Serious injuries have already been noted to Kevin Love, Mike Conley, Chris Paul, Pau Gasol and John Wall, that have resulted in missed games. Mauresse Speights will miss today’s game with a calf strain and Kyrie Irving is battling an ongoing foot problem. Even Lebron James will do his best to shrug off an ankle injury sustained late in Game 4.
It’s a never ending battle to keep your roster healthy but it can be noted that by insuring the players are healthy and able to play, the medical staff put their organization in the best position to succeed. Only twice in the last nine seasons has the NBA champion finished outside the top-10 for fewest games missed and 63 percent of non-playoff teams finished below the league average for games missed during that same span.
Teams mange injury prevention in multiple ways and each push the boundaries further and further to develop and find new ways to recover and manage players individual load. There still is no secret recipe to load management, but we do know that load is crucial. The body’s structures like consistency and gradual build up. A general rule of thumb is less than 10% change across short periods of time. Sudden changes of periods where extreme overload or deloading takes place can place an athlete at higher risk of injury. As extensive as some software and GPS data that teams use gets, often nothing beats subjective questionairres (sleep, wellbeing and perception of effort). It may be a way you can simply monitor yourself across your own season. Ask yourself – How am I sleeping (duration and quality)? Out of 10 how do I feel? How hard did I work in that session out of 10? How long was that session for?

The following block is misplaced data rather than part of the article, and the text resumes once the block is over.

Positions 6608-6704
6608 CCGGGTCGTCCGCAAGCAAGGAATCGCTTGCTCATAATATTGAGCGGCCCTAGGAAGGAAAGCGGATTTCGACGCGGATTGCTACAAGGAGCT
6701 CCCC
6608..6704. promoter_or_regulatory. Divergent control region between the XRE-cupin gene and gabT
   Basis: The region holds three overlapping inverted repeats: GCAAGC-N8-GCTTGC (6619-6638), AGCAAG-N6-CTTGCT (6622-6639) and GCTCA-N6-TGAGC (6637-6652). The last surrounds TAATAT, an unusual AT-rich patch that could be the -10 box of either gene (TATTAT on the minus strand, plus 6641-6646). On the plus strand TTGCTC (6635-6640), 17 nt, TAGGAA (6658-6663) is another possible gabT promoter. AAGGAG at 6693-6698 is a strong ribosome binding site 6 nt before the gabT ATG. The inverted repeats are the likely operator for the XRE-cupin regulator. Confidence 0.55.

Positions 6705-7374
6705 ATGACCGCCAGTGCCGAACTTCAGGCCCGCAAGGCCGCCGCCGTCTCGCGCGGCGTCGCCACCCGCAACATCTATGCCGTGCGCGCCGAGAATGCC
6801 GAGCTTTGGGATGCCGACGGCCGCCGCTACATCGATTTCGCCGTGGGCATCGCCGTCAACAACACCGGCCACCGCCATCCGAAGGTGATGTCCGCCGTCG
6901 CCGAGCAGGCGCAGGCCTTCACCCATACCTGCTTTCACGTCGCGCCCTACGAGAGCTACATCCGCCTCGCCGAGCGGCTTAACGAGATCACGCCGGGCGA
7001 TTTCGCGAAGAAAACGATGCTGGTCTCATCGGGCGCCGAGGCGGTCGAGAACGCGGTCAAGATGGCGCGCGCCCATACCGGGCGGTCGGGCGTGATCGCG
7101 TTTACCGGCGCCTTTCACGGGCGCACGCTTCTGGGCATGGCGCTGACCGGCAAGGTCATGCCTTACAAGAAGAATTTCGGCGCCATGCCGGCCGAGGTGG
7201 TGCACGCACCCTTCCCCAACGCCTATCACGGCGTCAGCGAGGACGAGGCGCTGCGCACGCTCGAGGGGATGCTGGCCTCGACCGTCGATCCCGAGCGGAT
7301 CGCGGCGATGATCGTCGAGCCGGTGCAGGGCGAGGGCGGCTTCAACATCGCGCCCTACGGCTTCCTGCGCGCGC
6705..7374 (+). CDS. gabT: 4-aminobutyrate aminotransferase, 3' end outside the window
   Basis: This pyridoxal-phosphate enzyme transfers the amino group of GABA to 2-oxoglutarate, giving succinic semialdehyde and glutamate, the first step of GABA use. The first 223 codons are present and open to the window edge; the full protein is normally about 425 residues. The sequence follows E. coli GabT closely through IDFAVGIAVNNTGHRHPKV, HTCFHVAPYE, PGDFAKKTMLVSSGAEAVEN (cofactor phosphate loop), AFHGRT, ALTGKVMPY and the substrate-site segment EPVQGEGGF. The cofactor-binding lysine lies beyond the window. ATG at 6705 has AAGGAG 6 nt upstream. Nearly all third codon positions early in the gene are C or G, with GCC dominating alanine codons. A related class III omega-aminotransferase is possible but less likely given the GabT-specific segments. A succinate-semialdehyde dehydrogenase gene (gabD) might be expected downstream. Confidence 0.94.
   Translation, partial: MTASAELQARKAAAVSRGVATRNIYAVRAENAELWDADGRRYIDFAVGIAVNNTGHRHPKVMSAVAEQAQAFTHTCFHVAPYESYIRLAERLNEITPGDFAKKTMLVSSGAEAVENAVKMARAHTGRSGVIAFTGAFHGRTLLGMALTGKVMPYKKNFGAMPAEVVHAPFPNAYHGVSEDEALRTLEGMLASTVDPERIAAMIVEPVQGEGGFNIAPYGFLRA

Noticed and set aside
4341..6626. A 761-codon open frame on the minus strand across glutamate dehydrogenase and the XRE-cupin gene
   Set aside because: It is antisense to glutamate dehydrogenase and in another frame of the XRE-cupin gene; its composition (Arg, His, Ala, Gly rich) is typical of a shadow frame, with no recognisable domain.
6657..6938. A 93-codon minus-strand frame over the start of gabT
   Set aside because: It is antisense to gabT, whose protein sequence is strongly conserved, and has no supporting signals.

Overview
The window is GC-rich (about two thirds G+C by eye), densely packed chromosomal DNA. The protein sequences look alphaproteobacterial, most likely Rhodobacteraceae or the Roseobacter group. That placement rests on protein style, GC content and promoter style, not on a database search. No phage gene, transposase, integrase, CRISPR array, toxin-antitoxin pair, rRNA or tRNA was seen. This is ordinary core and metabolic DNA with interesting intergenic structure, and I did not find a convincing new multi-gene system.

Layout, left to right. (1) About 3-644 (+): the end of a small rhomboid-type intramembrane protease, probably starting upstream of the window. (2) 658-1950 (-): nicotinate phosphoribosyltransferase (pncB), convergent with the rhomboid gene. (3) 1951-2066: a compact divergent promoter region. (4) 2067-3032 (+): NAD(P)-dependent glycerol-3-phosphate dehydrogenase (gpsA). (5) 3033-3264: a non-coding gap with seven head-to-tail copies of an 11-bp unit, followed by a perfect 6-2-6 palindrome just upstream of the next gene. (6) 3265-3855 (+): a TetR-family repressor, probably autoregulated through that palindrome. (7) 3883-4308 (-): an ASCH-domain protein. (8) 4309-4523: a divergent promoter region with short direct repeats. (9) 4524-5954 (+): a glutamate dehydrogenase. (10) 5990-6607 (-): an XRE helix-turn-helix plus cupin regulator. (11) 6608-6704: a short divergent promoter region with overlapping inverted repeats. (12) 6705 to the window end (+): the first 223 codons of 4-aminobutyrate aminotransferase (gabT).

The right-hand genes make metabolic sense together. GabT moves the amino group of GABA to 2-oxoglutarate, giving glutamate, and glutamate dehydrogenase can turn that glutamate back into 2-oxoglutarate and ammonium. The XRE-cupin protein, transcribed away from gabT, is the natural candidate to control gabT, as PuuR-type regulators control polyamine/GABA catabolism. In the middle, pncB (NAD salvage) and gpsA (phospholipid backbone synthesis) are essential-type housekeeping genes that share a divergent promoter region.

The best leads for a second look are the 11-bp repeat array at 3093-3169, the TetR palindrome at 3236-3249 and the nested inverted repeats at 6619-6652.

It’s an important thing to remember as junior athletes – keep your body in working order to help your team succeed. The more successful your team, it’s fair to say the more doors opened for you with opportunity.
“Stronger. Smarter. Safer”
Pic source = Michael Tipton: flickr.com